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Today's the day for the Pac-12

Update> 5pm PT announcement. Let's go! 

Original article> The ACC, SEC, Big 12, American, Conference USA and Sun Belt are playing. All the independents are playing, or at least trying to. The Big Ten is on its way back, and the MAC and Mountain West are right behind them. This leaves the Pac-12. How is it possible that the first conference to secure daily coronavirus testing could be the last to return to the field -- or not return to the field this fall at all? It's a tale that could only happen in Pac-12 country, where, after securing a daily testing partner way back on Sept. 3, the conference and the California government got caught in a failed game of telephone on whether or not the schools were allowed to play. The California schools believed their state government wouldn't let them; the government believed the schools were free to play. Most alarming is that the conference never bothered to ask until the Big Ten formally returned last week. Now, throw in raging wildfires that have understandably taken everyone's attention for the past few weeks, and you get to where we are today. It is Sept. 24, and Pac-12 presidents are just now voting on whether or not they'll play this fall. Where does the vote stand?  It's fair to say there is cautious optimism around the league, emphasis on caution. FootballScoop reached out to representatives from six schools, and the response was a mixed bag. After all, no one can truly know what's in the mind of those 12 presidents and chancellors beyond the individuals themselves. The main reason for trepidation centers around the leadership in the UC system.

Assuming a return is approved, when would the season start? Obviously, this depends on what sort of agreement the Pac-12 presidents come to, but most estimates come down between Oct. 31 and Nov. 14. (That means, best case scenario, the Pac-12 would be a week behind the Big Ten despite having a 3-week head start.) It's possible an Oct. 31 re-start could include some schools but not all (glares at California), possibly playing non-conference games against Mountain West opponents. Nov. 14 seems to be the absolute latest the Pac-12 could start a season with even a hint of legitimacy. That would provide six games -- no off weeks -- leading into the College Football Playoff's Selection Sunday on Dec. 20. One league source who believed the conference would approve a return-to-play also believed the Pac-12 would not approve practices until the week of Oct. 5. (Again, glares at California.)

However, we can't emphasize enough how truly up in the air the entire situation is. Just today, Boulder, Colo., implemented a 2-week ban on gatherings of any size for college-aged persons in the city.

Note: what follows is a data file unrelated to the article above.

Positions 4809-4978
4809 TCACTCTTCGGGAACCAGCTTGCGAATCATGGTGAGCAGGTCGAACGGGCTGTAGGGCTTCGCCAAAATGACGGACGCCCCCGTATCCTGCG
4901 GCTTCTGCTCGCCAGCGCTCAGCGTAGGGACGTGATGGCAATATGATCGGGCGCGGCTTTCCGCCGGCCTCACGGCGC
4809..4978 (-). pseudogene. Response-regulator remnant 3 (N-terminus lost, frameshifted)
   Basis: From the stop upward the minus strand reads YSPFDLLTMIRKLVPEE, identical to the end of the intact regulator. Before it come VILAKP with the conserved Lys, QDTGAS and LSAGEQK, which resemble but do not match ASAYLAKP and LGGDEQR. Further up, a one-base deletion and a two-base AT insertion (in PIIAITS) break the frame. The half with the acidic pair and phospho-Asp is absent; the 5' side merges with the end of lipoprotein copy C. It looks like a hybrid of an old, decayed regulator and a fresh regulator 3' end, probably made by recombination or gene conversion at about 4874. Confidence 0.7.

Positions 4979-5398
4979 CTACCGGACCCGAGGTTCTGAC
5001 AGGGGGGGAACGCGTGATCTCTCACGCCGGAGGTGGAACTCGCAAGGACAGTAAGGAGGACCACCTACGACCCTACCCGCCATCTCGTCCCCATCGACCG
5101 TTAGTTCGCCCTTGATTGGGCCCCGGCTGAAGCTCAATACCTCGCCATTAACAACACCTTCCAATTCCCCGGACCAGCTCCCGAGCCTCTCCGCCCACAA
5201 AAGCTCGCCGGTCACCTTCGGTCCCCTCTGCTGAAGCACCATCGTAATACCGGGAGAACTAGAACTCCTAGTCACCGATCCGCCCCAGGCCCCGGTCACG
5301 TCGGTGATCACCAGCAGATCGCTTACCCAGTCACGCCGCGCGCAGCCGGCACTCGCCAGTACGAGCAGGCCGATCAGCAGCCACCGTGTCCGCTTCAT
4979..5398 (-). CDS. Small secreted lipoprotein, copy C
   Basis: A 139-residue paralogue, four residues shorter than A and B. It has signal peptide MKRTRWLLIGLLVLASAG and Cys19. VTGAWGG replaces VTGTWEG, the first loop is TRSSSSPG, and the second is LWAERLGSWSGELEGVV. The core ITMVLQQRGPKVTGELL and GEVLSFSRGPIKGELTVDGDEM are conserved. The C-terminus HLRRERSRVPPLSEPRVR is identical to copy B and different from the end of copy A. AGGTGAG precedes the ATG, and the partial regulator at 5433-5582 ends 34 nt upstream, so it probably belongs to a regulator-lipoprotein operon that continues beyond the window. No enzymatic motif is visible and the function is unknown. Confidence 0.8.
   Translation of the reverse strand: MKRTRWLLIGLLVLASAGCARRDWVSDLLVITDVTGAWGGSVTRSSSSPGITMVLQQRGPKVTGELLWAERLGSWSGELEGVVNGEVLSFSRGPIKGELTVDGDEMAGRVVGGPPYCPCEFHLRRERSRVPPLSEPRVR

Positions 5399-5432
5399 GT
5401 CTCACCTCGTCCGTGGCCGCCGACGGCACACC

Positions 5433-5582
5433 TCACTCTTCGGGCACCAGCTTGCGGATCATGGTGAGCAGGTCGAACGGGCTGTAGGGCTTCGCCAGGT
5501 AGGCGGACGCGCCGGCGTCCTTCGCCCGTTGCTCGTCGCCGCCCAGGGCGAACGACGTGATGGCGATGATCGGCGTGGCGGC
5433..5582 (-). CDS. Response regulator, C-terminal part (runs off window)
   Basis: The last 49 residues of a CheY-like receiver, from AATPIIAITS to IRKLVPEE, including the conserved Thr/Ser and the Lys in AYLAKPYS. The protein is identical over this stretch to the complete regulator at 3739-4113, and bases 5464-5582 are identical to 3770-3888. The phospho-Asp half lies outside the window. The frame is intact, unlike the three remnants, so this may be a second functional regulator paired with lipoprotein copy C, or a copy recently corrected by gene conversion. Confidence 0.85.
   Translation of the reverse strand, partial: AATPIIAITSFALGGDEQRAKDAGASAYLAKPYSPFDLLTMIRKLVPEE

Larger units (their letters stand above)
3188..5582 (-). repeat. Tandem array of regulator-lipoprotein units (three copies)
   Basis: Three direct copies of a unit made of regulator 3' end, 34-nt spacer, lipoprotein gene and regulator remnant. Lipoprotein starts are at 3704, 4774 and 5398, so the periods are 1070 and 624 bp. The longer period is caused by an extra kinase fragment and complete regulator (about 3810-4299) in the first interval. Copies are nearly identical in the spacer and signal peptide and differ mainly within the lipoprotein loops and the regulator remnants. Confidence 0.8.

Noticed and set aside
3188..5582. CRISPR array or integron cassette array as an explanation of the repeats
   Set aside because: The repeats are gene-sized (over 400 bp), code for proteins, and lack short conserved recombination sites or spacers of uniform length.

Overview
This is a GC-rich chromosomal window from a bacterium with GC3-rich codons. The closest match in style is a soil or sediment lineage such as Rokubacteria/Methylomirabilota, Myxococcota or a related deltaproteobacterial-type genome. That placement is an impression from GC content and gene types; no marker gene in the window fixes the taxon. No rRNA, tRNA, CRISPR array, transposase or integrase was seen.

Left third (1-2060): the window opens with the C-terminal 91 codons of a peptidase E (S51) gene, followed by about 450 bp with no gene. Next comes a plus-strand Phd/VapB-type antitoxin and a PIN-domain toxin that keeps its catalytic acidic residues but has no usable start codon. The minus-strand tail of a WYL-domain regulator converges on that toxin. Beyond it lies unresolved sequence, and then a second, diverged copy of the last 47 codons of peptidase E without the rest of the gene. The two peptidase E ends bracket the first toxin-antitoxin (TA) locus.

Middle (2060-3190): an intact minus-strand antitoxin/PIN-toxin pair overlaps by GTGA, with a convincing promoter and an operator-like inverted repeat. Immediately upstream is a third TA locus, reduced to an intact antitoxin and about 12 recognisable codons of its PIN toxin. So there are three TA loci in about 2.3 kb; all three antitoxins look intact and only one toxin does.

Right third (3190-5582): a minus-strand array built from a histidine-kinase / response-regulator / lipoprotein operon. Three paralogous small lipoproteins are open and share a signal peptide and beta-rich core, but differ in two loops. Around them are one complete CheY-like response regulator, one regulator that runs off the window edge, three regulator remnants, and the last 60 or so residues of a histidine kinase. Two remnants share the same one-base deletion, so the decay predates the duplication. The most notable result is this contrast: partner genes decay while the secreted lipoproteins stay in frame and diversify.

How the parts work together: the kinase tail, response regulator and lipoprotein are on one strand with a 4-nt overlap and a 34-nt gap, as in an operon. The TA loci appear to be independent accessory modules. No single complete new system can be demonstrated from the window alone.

We know when the Pac-12 could play, but when will the conference be ready to play?

The West Coast lockdowns being what they were, FootballScoop spoke to Pac-12 sources on Thursday who said their players only recently went through their a team workout in a real, college weight room for the first time in five months.

Of course, milage may vary from player to player how much individual work they've done in the past five months, but that is a real concern that must be top of mind, assuming the conference does move toward a fall season.

What happens if the Pac-12 presidents and chancellors don't approve a re-start?

Catastrophic would seem to be an understatement.

Locally, the conference would likely receive little blowback. Most Pac-12 states aren't playing high school ball this fall anyway, and the conference will still be the best option for high-level college football for most elite West Coast players.

But it would be hard to see how the conference would recover from this in the short term from a national perspective.

This conference is already a distant No. 5 among the Power 5 leagues -- they've watched the Playoff from home four of the past five years -- and sitting out the fall while everyone else plays could be the final nail in that coffin. Jon Wilner, the San Jose Mercury-News writer who doubles as the Pac-12's public conscious, argues the conference would be better off not playing at all in the 2020-21 academic year than going it alone in the winter or spring.

Fair or not, passing on a fall season would cement to most everyone east of the Rockies that the Pac-12 just cares about football less than the rest of the country.

So, there you have it. However high the stakes were for the Pac-12's Aug. 11 vote to shut down the season, they're three times as high today. And even that may be an understatement.